Non-News in the News: A-Rod's Salary is Astro-Nomical
Nobody, including Alex Rodriguez, will argue that he is overpaid.
The subject of a player's worth has been a topic of conversation ever since he signed that $252million contract with Texas prior to the 2001 season. Ask former owner Tom Hicks how that worked out.
There were cautionary tales well befoe the ink was dry on that deal. Remember Kevin Brown? The hot-at-the-time right-handed hurler was the first to break the $100million barrier back in 1998. However, despite his accomplishments at the start of his contract term, Brown's virtual disappearance at the end left only the size of his salary as a talking point. In the end, it effectively overshadowed his career.
To add insult to injury (literally), Alex Rodriguez will make more this year than all the Houston Astros combined, and that is without his even playing the first half of the season, if at all. Mind you, it's debatable that the Astros will be playing the first half of the season, too.
What should be made of all this? It seems unethical for a single player to be making more than an entire team. But who is to blame, the Yankees or the Astros? Or is it the system iteself?
After all, unless you're Tom Hicks, players aren't going to be paid what the team isn't generating in revenues. Look at it this way, if an established organization comes to you and offers an incredible raise over what you're earning now, are you going to refuse?
Required reading on this topic should be John Helyar's brilliant Lords of the Realm, an account of the abject stupdity and lack of foresight compiled by baseball's owners from Day One. Regarding modern-day contract policies, the book contains an account where, ironically, Oakland Athletics owner Charles O Finley was the only owner sharp enough to understand market economics. Had Finley's colleagues not dismissed him as a crackpot -- and he often gave them reason -- it could well be that megalodonic deals would never have evolved as they did.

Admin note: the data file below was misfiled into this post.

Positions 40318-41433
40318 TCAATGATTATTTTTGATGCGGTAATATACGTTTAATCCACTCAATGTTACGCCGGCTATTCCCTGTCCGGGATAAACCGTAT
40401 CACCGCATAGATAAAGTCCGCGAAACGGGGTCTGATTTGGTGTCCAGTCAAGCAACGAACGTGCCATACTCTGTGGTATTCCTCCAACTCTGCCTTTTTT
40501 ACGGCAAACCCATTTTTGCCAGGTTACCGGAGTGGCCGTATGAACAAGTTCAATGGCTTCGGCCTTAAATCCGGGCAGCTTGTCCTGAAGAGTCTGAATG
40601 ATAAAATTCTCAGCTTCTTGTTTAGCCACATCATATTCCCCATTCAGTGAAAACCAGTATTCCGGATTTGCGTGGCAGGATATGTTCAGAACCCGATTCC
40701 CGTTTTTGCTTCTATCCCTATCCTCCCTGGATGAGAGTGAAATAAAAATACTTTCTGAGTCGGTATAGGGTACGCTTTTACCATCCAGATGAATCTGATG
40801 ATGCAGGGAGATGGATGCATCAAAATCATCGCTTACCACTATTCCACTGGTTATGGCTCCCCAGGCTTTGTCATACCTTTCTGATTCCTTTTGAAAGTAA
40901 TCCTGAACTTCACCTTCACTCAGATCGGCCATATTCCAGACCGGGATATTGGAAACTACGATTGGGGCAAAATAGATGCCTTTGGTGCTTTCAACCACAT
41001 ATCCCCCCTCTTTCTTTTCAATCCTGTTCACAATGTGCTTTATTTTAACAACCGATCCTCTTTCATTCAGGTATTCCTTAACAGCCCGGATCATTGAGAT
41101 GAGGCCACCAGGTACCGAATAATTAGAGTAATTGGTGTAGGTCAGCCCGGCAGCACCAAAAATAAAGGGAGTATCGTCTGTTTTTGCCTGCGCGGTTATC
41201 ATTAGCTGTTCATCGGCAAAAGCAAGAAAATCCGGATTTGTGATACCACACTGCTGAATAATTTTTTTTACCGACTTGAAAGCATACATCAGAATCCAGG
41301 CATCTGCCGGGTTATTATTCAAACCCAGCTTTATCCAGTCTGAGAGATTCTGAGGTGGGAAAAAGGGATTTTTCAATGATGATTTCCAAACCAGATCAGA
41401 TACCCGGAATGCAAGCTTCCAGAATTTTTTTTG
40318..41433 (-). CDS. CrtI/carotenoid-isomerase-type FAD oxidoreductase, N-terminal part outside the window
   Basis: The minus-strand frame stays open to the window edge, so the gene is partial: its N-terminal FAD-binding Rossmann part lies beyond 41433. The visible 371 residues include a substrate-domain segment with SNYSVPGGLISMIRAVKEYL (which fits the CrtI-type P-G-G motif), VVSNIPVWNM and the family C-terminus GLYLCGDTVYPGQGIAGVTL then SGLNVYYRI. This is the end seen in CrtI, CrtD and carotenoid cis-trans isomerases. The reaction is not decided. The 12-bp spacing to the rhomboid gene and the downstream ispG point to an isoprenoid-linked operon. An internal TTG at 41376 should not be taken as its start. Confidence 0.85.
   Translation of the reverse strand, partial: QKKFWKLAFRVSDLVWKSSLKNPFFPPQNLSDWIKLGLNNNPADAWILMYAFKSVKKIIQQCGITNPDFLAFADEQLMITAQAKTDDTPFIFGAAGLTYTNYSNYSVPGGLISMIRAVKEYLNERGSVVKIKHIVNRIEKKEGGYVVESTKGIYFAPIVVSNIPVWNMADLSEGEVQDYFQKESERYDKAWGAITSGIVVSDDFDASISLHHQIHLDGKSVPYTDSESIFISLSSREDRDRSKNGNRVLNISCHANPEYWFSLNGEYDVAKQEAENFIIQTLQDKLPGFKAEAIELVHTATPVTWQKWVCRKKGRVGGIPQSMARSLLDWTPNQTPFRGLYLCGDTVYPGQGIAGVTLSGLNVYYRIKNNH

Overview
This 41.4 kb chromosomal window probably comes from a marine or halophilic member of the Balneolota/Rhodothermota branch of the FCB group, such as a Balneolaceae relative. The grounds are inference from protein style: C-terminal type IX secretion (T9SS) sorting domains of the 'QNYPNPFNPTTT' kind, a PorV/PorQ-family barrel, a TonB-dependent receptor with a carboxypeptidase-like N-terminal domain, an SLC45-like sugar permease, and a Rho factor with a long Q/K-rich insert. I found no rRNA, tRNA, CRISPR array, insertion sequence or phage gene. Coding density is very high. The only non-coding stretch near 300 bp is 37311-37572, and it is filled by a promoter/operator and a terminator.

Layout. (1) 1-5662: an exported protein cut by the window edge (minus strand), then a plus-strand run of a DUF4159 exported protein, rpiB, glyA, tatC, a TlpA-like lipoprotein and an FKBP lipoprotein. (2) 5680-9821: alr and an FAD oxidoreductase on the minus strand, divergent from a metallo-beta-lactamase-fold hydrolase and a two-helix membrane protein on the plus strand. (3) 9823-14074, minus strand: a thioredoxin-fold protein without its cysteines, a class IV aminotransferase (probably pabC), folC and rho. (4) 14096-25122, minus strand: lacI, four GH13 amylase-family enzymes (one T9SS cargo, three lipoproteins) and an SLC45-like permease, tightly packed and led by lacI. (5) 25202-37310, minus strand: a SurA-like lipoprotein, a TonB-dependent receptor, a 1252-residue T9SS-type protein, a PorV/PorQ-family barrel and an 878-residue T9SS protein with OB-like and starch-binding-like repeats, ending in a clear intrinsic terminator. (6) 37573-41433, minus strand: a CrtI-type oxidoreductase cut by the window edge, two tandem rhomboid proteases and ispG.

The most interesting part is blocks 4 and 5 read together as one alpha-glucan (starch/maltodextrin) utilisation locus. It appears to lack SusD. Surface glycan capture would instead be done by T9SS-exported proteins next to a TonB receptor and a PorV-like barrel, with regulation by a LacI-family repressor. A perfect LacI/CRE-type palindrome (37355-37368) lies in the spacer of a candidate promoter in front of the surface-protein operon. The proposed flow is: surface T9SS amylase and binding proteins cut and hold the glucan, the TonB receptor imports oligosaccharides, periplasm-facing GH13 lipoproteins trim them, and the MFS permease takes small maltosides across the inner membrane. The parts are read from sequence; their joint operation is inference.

Houston's payroll this season is incredibly low, their record last season shows why, and it's clear the Astros' plan this season is to wrap up next year's first spot in the amateur draft as early as possible. But on the flip side, the Yankees are on track to have the highest payroll on Opening Day for the 15th straight year. Not only do they have A-Rod but three teammates who, with him, comprise four of the six highest paid players in baseball: A-Rod, Mark Teixeira, CC Sabathia, and now Vernon Wells. (Yes, Vernon Wells. What does it tell you when his only sure value to the team is in the Yanks' financially finagling his long-term contract to ease their luxury tax hit?)
Will fans ever become numb to the announcement of these deals? While the back end of A-Rod's contract makes it one of the worst we'll ever see, he may not be alone for long. Justin Verlander just signed an extension that will pay him $28million per year between 2015-2019. That's also more than the Astros' entire payroll. Will he be able to justify it in his twilight years? Albert Pujols and Josh Hamilton also have deals that pay them well over $25million in some years; Pujols' stats have been trending downward already, and Hamilton's hot streaks are more than offset by his offbeat absences and defensive space-outs.
It seems ridiculous for a sport to justify an entire team being paid less than an injury-prone third baseman who is no longer an All-Star when healthy, but with players' contracts increasing and teams like the Miami Marlins and Houston Astros forsaking all hope of being competitive in the near term, this most likely won't be the last of the Astro-nominal headlines.